Branding (Part 2): Elements of a cohesive brand

Branding (Part 2): Elements of a cohesive brand -- Hue & Tone Creative

Once you have your business plan in place it’s time to start thinking about how you’re going to brand your business. Branding means so much more then just having a cute logo and matching graphics – in addition to being visually appealing, it should be informed by your target demographic, and be uniquely tailored to your services.

Branding (Part 2): Elements of a cohesive brand -- Hue & Tone Creative

Visual Branding:
Investing in professional, cohesive branding is important. Savvy consumers and clients will be quick to judge, and depending on your niche, might be immediately turned off by sloppy graphics.

Potential clients often come to me after their business is established; ready to invest in branding and finally get the look they’ve always wanted. But more often then not, they’ve already invested significant money in outdoor signage or print materials. It ends up costing them more in the long run to re-brand their business, than if they had made an investment up front.

When just starting out investing in a logo and a cohesive color and font palette should be top priority. Don’t underestimate your customers – they can spot a VistaPrint template from a mile away. 

Don’t forget about social media while you’re developing your visual brand. Consider asking your designer to put together at least one set of custom cover photos together for all the social media platforms you plan to utilize. Having a few options to use in rotation will be worth the investment and will save you countless hours of trying to resize the artwork you have to fit each platform.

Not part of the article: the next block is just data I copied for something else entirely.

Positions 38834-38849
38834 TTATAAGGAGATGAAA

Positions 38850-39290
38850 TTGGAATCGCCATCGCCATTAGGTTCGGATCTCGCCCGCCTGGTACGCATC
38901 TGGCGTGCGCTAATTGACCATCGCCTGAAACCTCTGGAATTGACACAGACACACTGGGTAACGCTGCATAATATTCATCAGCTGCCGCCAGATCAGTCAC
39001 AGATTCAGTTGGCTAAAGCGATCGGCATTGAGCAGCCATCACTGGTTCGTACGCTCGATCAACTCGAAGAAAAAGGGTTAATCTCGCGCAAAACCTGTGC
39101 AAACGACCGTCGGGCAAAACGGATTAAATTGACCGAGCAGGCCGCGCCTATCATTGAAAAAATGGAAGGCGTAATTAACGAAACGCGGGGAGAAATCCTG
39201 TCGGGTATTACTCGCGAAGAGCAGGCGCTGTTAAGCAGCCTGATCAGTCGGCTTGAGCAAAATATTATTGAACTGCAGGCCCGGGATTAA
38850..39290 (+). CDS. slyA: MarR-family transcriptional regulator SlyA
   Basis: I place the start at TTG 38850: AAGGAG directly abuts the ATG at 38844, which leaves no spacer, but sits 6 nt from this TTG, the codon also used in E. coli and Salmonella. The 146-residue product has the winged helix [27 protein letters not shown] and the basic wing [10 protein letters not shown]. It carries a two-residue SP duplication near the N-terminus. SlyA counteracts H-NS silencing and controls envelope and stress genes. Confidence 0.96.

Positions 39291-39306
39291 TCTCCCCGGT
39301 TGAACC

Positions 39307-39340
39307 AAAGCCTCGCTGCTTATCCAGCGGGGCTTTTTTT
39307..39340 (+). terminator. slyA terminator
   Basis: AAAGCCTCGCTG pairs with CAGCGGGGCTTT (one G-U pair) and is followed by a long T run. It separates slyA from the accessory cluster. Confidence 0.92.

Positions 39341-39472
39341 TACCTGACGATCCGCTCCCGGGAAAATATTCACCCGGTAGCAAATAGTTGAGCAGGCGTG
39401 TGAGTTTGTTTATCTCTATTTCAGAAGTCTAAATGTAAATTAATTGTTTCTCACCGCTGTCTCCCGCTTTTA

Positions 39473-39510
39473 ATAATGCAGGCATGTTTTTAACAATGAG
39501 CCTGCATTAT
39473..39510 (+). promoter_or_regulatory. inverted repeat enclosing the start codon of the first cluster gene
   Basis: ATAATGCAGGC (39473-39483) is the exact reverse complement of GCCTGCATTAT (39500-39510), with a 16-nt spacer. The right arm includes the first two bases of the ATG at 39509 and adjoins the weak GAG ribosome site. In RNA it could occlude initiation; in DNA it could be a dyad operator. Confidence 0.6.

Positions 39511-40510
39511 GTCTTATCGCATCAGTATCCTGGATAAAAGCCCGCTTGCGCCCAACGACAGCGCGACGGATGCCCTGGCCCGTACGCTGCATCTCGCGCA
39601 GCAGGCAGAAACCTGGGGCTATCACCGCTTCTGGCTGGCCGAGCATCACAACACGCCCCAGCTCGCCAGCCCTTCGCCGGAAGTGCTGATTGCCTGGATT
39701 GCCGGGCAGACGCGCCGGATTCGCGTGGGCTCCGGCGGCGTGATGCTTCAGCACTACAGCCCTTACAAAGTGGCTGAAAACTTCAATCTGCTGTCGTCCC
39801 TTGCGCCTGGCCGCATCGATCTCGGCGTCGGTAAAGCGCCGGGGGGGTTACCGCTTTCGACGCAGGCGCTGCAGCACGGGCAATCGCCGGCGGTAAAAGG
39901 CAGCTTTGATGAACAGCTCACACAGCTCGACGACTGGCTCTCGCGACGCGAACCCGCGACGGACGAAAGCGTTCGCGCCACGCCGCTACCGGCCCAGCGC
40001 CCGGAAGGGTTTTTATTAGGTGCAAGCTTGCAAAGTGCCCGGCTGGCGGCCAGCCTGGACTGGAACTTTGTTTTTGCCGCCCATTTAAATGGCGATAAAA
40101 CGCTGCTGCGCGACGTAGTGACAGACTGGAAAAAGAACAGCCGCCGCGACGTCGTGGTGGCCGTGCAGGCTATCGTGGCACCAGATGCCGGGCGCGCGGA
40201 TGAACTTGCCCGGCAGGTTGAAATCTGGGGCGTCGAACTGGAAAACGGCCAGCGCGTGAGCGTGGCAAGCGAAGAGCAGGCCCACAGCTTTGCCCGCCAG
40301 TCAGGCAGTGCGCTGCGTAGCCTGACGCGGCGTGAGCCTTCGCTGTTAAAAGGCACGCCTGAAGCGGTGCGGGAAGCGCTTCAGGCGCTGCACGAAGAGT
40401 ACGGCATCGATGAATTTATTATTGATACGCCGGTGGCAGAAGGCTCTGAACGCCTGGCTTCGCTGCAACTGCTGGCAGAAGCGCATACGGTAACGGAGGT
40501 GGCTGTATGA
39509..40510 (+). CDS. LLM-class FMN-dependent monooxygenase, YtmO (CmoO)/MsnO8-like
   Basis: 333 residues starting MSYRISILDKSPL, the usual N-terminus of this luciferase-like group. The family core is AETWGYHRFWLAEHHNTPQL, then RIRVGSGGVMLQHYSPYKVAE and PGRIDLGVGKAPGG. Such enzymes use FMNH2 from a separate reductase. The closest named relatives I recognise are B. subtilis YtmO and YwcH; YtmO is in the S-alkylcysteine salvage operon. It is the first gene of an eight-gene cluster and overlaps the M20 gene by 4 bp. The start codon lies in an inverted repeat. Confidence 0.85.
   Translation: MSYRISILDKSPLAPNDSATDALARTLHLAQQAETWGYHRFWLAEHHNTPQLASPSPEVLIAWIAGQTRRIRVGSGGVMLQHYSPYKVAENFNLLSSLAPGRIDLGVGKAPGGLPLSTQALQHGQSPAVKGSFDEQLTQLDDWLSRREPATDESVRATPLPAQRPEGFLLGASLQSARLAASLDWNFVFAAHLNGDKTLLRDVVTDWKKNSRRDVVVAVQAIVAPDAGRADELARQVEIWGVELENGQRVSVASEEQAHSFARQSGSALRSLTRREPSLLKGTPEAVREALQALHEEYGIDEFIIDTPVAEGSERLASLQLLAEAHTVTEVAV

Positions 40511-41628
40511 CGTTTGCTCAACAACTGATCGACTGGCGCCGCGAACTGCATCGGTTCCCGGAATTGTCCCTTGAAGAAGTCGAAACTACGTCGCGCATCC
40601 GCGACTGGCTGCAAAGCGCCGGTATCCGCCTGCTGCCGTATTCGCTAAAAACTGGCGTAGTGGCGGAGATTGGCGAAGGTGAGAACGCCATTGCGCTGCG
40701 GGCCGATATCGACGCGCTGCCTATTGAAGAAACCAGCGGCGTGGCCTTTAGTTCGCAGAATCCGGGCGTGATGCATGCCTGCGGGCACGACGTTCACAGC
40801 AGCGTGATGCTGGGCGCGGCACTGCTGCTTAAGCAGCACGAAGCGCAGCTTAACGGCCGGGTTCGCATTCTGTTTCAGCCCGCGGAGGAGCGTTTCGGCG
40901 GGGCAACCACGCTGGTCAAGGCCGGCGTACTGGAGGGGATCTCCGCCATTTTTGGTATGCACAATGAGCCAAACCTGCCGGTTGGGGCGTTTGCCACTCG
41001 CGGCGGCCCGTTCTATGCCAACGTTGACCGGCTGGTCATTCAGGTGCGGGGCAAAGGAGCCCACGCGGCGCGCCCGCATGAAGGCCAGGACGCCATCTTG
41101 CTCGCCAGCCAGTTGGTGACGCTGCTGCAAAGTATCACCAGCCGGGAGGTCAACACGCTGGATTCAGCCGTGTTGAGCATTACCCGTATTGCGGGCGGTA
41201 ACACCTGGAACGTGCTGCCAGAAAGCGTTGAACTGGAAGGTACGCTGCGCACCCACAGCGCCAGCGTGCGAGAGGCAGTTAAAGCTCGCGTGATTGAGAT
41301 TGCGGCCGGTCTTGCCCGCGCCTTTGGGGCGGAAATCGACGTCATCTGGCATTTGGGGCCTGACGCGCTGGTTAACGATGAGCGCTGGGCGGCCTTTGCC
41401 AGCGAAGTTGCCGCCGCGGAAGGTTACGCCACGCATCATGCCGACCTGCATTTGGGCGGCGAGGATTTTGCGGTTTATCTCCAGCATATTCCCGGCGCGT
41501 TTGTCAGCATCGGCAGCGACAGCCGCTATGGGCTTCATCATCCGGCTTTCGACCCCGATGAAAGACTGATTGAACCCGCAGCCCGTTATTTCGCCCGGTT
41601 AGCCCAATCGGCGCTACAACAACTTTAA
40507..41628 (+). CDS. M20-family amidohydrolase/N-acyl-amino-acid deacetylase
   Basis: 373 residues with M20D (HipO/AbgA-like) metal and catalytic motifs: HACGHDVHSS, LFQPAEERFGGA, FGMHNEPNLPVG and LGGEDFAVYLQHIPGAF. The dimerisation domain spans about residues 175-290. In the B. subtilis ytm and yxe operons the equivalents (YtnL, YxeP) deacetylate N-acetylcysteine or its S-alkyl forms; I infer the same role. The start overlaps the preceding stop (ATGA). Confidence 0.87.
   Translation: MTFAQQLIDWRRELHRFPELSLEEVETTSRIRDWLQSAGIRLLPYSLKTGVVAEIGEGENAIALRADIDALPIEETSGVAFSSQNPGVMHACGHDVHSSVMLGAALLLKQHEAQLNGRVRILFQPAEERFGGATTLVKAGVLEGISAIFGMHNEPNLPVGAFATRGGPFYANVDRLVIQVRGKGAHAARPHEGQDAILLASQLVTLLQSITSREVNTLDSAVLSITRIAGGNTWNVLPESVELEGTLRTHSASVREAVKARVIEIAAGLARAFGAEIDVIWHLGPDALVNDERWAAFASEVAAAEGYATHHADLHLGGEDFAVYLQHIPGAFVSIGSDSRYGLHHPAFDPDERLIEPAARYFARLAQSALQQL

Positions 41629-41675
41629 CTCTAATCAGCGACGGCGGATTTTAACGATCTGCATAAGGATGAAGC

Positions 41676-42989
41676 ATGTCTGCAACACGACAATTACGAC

Branding your business is not an arbitrary process – all of your client-facing communication (both visual and written) should have a consistent feel based on your target audience or ideal client.

Don’t have a business plan that clearly identifies your goal audience? Think about who you want to walk through the front of your store or follow you on Facebook. What about your services or products will draw people to your store?

You can either narrow down a general group – like women 18-35 who have an interest in handmade goods and are looking for personalized products – or you can create a single, ideal persona to appeal to. Some businesses create a single idea client to tailor their message to – for example, “Catherine” is a 23-year-old single mother who has an obsession with handmade wallets.

Whatever way you choose to go about defining an ideal client, keep them in mind at all times when giving your elevator pitch, talking to your designer and establishing your social media profiles.

Often overlooked, written communication is as important as visuals when it comes to strong branding. Think about your company’s values and how you want customers to view you. Keep your message focused and communicate brand values whenever possible.

Decide whether you want to be seen as a relatable friend or a voice of authority. How colloquial or casual do you want to be? Do you want to address your customers as “that dude” or “a valued customer?”

Like with your visual branding, cohesion is key – writing content for social media should be assigned to only one or two people to help ensure a cohesive tone of voice. 

Not sure how your branding stacks up to the competition? Shoot an email to and let us do an audit of your branding!